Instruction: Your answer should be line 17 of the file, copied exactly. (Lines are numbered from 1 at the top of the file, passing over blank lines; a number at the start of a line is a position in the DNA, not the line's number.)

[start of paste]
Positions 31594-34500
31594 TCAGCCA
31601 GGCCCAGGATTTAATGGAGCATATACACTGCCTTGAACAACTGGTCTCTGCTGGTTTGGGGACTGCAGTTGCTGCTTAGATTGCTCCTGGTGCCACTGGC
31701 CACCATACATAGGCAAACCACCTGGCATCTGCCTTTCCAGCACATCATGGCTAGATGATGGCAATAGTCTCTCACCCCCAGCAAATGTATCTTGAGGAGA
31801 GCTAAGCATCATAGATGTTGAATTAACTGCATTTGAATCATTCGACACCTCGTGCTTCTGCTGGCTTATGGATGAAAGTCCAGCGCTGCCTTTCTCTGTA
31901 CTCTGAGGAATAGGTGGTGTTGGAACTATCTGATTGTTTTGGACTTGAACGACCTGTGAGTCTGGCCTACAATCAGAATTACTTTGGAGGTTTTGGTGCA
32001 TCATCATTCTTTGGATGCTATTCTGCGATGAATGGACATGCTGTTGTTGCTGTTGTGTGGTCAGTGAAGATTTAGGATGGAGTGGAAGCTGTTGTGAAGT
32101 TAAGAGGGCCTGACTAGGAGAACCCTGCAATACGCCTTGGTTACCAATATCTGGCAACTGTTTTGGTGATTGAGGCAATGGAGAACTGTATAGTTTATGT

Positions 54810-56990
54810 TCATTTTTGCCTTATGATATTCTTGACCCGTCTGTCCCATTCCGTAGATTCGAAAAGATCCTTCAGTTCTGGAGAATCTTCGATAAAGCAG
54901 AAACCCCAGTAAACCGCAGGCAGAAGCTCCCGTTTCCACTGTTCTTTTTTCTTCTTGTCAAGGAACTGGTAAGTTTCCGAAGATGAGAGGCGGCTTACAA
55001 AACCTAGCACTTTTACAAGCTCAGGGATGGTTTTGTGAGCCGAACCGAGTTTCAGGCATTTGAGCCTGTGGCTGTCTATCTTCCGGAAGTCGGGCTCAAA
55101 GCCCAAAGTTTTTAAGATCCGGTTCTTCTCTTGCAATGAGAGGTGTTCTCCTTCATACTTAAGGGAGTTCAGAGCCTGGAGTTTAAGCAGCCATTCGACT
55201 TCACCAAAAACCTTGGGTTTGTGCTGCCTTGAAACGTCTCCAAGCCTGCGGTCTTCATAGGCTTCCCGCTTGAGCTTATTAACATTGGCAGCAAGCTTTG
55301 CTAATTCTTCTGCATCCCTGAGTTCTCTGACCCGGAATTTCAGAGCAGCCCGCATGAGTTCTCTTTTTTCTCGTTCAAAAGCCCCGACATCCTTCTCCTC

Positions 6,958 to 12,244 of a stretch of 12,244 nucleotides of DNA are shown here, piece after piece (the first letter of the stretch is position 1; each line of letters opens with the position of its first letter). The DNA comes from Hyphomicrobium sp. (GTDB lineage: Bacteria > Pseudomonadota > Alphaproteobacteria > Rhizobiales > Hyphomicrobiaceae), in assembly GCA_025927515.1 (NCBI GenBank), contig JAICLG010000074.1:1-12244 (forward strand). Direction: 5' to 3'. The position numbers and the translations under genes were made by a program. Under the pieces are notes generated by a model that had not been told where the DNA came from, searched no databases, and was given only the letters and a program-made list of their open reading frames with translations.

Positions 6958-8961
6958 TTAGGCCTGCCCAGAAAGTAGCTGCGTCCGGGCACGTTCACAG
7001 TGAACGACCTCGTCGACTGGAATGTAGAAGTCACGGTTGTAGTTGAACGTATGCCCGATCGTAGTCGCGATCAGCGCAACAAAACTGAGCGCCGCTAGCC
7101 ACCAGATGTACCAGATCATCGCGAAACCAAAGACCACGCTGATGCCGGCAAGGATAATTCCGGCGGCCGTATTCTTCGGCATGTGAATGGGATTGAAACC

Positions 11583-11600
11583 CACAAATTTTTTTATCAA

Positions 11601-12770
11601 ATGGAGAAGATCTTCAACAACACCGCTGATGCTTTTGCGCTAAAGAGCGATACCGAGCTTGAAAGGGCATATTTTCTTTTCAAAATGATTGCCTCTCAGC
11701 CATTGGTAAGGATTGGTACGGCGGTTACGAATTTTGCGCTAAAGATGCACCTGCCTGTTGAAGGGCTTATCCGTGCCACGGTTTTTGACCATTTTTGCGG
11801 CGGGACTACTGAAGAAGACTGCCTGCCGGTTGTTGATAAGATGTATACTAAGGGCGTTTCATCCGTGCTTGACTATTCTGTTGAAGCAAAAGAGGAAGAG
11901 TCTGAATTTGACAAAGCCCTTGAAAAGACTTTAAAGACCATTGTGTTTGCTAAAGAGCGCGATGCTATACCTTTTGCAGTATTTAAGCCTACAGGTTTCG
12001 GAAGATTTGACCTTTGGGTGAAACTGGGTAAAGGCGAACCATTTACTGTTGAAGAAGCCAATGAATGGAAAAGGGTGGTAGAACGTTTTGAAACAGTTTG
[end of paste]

Positions 6958-8961